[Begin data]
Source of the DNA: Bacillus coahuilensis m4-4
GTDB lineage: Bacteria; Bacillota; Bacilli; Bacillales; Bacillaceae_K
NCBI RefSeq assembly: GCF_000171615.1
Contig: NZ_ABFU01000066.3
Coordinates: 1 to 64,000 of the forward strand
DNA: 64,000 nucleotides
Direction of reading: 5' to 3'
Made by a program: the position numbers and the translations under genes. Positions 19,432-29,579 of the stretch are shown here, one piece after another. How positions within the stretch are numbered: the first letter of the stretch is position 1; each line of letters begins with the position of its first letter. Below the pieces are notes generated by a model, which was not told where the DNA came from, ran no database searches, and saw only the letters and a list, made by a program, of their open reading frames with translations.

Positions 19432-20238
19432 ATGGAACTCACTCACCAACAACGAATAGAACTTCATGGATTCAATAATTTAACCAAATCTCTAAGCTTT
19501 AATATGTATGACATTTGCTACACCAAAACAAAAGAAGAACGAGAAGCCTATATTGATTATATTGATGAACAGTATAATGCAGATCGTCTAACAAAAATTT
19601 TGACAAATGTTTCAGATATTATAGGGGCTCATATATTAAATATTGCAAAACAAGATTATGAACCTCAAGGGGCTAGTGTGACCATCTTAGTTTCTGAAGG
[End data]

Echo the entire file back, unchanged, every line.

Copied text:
Source of the DNA: Bacillus coahuilensis m4-4
GTDB lineage: Bacteria; Bacillota; Bacilli; Bacillales; Bacillaceae_K
NCBI RefSeq assembly: GCF_000171615.1
Contig: NZ_ABFU01000066.3
Coordinates: 1 to 64,000 of the forward strand
DNA: 64,000 nucleotides
Direction of reading: 5' to 3'
Made by a program: the position numbers and the translations under genes. Positions 19,432-29,579 of the stretch are shown here, one piece after another. How positions within the stretch are numbered: the first letter of the stretch is position 1; each line of letters begins with the position of its first letter. Below the pieces are notes generated by a model, which was not told where the DNA came from, ran no database searches, and saw only the letters and a list, made by a program, of their open reading frames with translations.

Positions 19432-20238
19432 ATGGAACTCACTCACCAACAACGAATAGAACTTCATGGATTCAATAATTTAACCAAATCTCTAAGCTTT
19501 AATATGTATGACATTTGCTACACCAAAACAAAAGAAGAACGAGAAGCCTATATTGATTATATTGATGAACAGTATAATGCAGATCGTCTAACAAAAATTT
19601 TGACAAATGTTTCAGATATTATAGGGGCTCATATATTAAATATTGCAAAACAAGATTATGAACCTCAAGGGGCTAGTGTGACCATCTTAGTTTCTGAAGG